From Mt Victoria
The new “Clyde Quay Wharf” apartments nearing completion

I went up to Roseneath and then around the Northern face of Mt Victoria, pausing near St Gerard’s Monastery to take advantage of one of the view windows down to the harbour. As you can see, the new apartment block where the Overseas passenger terminal used to be is nearly complete. It retains the roofline and the steeple as designed by former mayor and architect, Sir Michael Fowler.

That’s all for today.

Categories
Architecture Manawatu Moon Tararuas Wairarapa

May 26, 2013 … road trip

We did a big round trip yesterday in search of some specific subjects.

I didn’t really find them, and will do the same trip again soon, with a better idea of where to look.  It is well known that I rarely see the sunrise, and it is even less likely that I will see the moonset, especially if it happens before the dawn. Yesterday I caught it, mainly because it was illuminating a bank of cloud flying in from the North behind the ridge at Maungaraki. The “star” just below the moon is a street lamp on Cypress Drive.

Moonset over Maungaraki
Those clouds were whizzing by

But, on with the road trip … we were on SH1 near Foxton when I saw this sad old lady decaying in a paddock. I confess to trespassing since there was no obvious dwelling or entry to the farm to ask permission.  As a young man, I thought the Rover 2000 was a beautiful car. And so it was in its heyday, back in the mid sixties. This old girl is past her best, though I imagine a dedicated restorer could salvage her.

Rover 2000 slowly returns to the earth
Sad end for a fine lady

Nearby, an old house was decaying at a glacial pace. The former occupier lived next door and he gave me permission to go in to the paddock to make some pictures. He was kind enough to suggest that without decent boots, I was going to get wet in the shin-high crops.  I put my boots on.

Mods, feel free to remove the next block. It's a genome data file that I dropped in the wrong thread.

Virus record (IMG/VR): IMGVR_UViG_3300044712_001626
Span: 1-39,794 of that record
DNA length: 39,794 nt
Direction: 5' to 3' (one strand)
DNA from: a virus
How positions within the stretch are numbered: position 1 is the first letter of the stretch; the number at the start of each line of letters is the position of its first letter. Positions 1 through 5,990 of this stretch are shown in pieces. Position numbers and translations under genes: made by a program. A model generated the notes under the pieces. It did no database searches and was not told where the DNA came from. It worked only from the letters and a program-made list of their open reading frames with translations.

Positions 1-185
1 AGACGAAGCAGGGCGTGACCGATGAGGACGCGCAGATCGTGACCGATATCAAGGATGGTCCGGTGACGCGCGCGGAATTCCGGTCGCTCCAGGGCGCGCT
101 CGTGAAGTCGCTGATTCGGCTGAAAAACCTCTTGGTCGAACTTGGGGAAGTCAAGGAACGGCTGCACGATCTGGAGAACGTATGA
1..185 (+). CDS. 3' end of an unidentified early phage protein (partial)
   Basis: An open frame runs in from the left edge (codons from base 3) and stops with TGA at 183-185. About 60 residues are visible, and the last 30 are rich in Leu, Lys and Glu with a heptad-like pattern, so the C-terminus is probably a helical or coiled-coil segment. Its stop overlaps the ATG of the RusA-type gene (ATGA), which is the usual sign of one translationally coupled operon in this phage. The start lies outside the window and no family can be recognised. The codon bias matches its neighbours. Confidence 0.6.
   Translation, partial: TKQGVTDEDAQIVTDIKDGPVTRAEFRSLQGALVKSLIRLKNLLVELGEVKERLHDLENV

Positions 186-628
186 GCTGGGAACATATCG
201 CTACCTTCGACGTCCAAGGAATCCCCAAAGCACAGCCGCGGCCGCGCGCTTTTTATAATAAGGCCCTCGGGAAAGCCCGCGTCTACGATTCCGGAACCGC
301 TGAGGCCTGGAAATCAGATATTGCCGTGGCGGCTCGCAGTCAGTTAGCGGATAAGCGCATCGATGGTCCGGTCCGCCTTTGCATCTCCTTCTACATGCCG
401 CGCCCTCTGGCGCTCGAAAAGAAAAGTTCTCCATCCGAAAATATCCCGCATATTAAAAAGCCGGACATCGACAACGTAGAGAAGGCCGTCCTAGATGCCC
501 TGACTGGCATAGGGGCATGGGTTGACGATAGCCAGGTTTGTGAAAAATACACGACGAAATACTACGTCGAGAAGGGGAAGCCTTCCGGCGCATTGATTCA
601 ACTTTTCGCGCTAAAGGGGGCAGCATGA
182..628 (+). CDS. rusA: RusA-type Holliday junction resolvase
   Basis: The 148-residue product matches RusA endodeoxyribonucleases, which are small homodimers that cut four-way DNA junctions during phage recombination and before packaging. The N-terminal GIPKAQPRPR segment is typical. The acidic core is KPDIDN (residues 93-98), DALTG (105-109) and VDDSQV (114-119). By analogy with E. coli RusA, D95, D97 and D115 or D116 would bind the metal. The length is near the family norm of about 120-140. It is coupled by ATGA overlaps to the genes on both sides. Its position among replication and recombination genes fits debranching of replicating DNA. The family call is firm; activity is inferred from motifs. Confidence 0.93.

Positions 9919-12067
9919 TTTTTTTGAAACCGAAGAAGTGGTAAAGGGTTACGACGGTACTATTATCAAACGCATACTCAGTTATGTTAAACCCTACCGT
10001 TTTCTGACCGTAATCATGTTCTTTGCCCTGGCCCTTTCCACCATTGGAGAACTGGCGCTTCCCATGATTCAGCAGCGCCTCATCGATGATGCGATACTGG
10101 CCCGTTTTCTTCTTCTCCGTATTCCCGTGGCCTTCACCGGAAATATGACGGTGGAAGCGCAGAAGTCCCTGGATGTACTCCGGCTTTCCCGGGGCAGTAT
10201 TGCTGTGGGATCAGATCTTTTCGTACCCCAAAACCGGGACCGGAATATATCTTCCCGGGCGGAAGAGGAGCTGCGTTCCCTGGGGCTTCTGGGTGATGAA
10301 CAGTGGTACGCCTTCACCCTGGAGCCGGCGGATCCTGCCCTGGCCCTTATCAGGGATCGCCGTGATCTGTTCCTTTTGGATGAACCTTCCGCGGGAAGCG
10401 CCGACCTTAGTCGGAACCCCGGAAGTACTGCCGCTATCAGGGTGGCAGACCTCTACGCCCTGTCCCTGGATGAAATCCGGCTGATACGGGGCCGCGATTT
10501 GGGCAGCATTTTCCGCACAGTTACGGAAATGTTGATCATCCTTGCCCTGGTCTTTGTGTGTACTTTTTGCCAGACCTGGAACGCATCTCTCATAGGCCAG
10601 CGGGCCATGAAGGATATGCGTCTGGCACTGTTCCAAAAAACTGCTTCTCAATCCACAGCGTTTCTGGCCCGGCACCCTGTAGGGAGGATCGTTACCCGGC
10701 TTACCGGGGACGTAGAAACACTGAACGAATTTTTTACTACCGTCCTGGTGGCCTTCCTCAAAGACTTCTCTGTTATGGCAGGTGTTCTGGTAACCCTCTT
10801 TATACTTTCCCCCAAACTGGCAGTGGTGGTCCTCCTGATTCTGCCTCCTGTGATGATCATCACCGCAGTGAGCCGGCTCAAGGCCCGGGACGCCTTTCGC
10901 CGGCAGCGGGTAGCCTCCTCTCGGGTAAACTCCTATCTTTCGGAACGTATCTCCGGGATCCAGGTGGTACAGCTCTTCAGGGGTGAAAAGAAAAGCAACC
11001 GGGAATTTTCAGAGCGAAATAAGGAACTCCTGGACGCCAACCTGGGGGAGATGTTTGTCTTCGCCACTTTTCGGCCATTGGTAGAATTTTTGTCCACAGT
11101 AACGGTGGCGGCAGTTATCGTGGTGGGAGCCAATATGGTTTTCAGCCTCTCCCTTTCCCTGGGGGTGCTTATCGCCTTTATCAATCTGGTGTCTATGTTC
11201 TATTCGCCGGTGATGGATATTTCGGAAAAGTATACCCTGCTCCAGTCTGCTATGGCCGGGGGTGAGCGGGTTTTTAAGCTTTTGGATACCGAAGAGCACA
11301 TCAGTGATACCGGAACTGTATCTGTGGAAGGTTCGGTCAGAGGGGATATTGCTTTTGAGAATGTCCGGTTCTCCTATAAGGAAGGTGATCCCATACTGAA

Decaying house near Foxton
The broken windows add to the pathos

As we neared Bulls, an aircraft flew overhead. My jaw dropped and I pulled to the side and grabbed my long lens at full stretch. A Grumman TBM Avenger! It did turn round and commenced an approach for runway 33 at RNZAF Ohakea.  There are very few still flying anywhere, and this would certainly be the only one in New Zealand.  The distance was too great for a good shot, but here it is anyway.

Grumman TBM Avenger landing at Ohakea
Just for the record …

From there, we went through Feilding and then along the back road to Ashhurst. This little town is one of those places which has a love/hate relationship with wind turbines and there seem to be hundreds of them nearby. The Te Apiti Wind farm adjacent to the town has 55 turbines, and they all seemed to be spinning well yesterday.

Looking down on Ashhurst from the road to Feilding
Some of the wind turbines are on that ridge in the background

From there, we chose the Pahiatua Saddle road which is very scenic, if somewhat narrow and twisting road. During the recent landslide-enforced closure of the Manawatu Gorge this normally quiet road carried thousands of heavy vehicles every day. We paused at the top, and looked out to the East where some welcome rain was drenching those hills.

Rain on the hills to the East of Pahiatua
It felt cold and bleak up there

Down at the bottom of the hill near Mangamaire  (South of Pahiatua, North of Ekatahuna) this old dairy factory (I think) was being repurposed as a storage shed for firewood and hay.

A deserted dairy factory
At the height of local dairying there were over 400 individual dairy factories in New Zealand

It was an interesting round trip which may bear fruit eventually.

 

 

 

Categories
Birds Cook Strait harbour Light Maritime mountains Seaview South Coast Tararuas

May 9, 2013 … on a clear day

Yesterday was  as near perfect as I could reasonably expect for an Autumn day.

Earlier in the week, the city experienced torrential rain and flooding. Yesterday was a golden day. It was cool, but bright. I enjoyed making images in several places.

HMNZS Wellington executes a tight turn
look at that wake